As you dive into your search, you’ll be spending a lot of time tailoring your resume and writing cover letters. But keep in mind that human beings hire human beings. So, instead of solely submitting resumes to the online abyss, create and take advantage of opportunities to meet as many people as possible, both in your field and out.
Start with the basics: professional associations, conferences, and industry hang-outs. But think outside the box, too, and look at any social opportunity—parties, coffee shops, kids’ football games, volunteering—as a chance to network. By simply striking up conversations, you’ll help your new contacts get to know you, what you’re good at, and what you’re looking for. (And because you did step #1, you’ll be able to articulate this clearly and enthusiastically, which will make it easier for them to introduce you to the right people!)
Over time, you’ll hopefully have at least a few contacts in the companies you want to apply to. And when you do, you’ll be able to send your application materials to an actual person, who will be able to put a face to a name and know exactly who you are—and why you’re perfect for the job.
3. Optimize Your Best Hours
Conventional wisdom says that looking for a job is a full-time job—but I beg to differ. It’s unrealistic to think you can spend all day searching for listings and submitting resumes without getting burnt out pretty quickly. (This is especially true if you’re currently employed and can’t dedicate a full eight hours per day to your hunt.) The key is to hone in on your search when you’re at your best and won’t be interrupted—and make the most of that time.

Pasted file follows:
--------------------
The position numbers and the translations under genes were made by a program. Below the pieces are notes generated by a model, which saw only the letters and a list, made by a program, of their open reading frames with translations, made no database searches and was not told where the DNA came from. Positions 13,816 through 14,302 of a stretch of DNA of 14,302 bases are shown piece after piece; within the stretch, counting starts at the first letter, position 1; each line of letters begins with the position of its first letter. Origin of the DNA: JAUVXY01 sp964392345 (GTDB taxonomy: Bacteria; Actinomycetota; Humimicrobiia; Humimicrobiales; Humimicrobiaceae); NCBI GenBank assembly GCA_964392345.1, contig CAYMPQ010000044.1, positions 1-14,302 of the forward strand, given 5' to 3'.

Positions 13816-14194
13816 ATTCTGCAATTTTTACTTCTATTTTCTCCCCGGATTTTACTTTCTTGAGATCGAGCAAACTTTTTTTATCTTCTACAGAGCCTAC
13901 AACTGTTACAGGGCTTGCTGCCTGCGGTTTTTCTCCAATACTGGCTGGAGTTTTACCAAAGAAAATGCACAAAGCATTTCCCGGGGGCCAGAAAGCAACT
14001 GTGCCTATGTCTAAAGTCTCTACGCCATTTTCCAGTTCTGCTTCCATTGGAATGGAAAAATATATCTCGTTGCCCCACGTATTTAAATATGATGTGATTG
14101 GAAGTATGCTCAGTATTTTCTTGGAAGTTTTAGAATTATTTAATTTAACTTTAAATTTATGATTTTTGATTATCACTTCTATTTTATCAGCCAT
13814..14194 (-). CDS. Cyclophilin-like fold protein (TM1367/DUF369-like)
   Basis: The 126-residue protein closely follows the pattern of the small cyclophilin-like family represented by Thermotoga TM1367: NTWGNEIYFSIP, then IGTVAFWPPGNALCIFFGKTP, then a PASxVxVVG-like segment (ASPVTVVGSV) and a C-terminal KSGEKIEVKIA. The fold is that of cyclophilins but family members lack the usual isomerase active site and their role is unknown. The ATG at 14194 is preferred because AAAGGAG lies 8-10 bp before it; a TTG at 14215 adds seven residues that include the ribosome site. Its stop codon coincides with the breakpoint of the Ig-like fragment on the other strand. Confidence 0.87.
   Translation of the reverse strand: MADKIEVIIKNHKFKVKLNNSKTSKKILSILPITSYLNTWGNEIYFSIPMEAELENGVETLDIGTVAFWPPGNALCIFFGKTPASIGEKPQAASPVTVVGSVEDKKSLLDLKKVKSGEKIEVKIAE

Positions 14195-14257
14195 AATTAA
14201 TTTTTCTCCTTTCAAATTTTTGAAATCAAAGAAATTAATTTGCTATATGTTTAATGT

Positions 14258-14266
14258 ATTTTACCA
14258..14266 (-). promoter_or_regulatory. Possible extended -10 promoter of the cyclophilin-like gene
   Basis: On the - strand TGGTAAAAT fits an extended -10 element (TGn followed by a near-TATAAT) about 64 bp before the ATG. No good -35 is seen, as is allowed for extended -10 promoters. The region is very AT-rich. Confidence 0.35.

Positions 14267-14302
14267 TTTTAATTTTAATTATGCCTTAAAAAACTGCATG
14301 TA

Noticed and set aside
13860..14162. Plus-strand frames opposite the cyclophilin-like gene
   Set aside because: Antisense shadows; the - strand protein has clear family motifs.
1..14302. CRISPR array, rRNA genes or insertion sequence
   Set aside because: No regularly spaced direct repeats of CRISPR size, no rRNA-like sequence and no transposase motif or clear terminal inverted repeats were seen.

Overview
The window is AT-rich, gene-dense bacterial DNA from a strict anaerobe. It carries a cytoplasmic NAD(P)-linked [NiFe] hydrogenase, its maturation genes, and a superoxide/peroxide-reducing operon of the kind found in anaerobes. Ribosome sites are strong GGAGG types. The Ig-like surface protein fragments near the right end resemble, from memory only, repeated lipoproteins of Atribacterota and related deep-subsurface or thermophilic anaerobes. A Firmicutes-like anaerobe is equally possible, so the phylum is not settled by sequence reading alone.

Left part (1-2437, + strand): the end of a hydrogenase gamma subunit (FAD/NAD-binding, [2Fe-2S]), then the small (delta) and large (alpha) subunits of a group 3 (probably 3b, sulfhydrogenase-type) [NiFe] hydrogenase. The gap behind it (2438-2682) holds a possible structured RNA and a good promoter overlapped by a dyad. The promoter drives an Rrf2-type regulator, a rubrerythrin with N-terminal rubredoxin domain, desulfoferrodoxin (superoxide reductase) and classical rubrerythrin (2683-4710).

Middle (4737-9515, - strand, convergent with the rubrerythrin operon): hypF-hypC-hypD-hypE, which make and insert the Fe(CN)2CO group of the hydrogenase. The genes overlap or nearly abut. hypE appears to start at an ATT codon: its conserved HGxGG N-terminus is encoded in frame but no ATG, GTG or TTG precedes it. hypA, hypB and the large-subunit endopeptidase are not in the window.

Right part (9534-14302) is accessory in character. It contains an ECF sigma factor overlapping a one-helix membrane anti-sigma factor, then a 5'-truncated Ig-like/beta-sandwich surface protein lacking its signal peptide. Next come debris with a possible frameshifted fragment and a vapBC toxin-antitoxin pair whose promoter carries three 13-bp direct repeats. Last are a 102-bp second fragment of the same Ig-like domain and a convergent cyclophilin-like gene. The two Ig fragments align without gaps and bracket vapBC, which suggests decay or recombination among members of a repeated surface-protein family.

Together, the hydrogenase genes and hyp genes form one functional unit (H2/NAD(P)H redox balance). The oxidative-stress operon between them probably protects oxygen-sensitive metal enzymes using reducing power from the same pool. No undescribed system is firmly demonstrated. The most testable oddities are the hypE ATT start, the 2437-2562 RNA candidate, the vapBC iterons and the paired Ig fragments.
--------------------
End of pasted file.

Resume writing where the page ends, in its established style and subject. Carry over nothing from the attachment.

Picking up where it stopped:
In fact, four super-charged hours can be far more productive than eight, if you spend them the right way. Use your lower energy times to research companies, organize and update your application materials, and prepare for interviews. Then, take advantage of the times when you’re most alert to network and make follow-up calls. When you have high energy, you’ll feel more confident and have a positive attitude—and that will come across in all your interactions.
4. Use Downtime to Your Advantage